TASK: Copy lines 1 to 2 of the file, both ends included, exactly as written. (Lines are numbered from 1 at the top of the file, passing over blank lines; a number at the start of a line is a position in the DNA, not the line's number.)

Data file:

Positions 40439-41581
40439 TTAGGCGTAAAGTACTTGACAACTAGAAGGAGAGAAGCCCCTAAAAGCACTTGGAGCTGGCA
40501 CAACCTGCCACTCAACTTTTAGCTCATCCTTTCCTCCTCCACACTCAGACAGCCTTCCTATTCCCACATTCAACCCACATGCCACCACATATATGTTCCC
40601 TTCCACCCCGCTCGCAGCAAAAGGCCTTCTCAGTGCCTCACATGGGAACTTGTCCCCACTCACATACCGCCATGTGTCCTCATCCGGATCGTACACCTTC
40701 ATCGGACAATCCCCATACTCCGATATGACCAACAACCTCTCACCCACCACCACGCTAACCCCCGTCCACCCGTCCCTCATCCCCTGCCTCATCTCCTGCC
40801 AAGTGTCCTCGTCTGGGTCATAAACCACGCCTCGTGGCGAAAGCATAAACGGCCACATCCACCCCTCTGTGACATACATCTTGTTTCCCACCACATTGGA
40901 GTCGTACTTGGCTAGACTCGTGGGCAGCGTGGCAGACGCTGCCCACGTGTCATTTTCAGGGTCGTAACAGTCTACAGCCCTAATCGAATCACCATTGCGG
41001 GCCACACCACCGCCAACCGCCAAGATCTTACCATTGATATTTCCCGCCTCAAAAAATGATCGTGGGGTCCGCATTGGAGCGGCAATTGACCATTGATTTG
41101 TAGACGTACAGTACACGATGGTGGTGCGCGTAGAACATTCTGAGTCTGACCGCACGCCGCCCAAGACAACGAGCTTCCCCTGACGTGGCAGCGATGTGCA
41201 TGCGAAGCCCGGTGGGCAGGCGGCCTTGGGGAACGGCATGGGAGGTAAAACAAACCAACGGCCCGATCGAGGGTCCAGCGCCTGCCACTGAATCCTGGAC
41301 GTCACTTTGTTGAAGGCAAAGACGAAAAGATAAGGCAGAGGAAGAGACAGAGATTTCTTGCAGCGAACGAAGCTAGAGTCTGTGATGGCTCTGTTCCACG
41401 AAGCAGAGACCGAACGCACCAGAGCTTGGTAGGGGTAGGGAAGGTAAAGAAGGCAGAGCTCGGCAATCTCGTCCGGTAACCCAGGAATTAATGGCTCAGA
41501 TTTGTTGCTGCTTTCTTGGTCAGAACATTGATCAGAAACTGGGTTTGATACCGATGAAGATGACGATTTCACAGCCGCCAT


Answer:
Positions 40439-41581
40439 TTAGGCGTAAAGTACTTGACAACTAGAAGGAGAGAAGCCCCTAAAAGCACTTGGAGCTGGCA